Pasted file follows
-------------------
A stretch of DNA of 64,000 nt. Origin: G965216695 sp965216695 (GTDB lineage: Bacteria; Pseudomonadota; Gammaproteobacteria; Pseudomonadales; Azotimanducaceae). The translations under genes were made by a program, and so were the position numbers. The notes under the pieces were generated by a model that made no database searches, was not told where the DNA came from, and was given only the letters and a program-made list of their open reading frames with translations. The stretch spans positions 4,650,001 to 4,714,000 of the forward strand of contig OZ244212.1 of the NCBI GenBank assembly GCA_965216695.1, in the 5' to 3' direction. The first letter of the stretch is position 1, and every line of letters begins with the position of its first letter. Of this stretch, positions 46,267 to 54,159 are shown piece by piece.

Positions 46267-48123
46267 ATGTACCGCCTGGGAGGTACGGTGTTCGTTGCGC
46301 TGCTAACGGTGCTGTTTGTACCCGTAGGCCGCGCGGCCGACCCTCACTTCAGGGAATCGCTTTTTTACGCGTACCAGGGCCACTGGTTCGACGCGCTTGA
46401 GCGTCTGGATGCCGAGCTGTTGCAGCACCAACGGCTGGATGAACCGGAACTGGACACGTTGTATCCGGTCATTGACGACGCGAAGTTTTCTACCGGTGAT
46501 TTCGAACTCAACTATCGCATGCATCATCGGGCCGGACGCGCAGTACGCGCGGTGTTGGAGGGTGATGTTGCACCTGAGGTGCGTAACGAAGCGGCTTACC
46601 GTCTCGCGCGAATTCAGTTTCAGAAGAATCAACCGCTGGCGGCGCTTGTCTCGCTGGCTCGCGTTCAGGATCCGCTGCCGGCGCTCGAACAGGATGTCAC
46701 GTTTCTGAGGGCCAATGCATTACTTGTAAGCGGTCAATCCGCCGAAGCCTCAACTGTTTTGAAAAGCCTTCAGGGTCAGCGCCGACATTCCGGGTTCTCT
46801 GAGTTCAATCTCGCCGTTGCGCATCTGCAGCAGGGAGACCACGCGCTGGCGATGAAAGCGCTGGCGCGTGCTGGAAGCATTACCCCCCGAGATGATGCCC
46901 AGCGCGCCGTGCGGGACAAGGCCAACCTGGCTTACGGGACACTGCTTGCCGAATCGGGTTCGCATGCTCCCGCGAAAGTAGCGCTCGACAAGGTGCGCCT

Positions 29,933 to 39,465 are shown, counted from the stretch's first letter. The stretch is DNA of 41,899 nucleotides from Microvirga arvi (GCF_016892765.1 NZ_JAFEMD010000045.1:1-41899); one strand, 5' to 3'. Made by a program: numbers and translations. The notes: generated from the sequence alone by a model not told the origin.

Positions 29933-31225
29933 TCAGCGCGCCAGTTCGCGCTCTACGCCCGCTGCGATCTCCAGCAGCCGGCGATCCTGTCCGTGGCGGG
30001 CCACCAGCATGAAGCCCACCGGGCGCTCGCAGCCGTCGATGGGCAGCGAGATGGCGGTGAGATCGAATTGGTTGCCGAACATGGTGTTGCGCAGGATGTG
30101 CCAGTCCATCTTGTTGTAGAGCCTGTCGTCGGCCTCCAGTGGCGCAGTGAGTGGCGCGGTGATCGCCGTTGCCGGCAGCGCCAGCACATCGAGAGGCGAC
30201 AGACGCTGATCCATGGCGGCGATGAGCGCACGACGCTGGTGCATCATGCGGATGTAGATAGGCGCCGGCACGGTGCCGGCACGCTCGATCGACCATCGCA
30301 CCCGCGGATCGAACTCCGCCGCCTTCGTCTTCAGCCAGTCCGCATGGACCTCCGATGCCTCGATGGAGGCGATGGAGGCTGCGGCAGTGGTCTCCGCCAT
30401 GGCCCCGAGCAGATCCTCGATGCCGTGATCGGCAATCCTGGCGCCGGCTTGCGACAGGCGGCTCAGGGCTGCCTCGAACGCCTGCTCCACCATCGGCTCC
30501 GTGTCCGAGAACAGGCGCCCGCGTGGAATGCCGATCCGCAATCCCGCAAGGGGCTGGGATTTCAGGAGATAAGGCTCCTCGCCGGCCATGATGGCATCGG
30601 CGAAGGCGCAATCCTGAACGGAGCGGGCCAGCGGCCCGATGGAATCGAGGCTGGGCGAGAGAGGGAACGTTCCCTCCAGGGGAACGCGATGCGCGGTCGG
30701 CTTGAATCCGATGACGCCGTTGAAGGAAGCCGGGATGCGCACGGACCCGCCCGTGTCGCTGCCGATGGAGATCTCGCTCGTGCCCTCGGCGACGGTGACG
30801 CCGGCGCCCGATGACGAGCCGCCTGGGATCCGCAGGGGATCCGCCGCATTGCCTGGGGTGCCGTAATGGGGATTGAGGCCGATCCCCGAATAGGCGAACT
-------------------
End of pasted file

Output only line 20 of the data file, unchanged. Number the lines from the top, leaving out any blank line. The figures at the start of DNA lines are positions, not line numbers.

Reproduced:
30601 CGAAGGCGCAATCCTGAACGGAGCGGGCCAGCGGCCCGATGGAATCGAGGCTGGGCGAGAGAGGGAACGTTCCCTCCAGGGGAACGCGATGCGCGGTCGG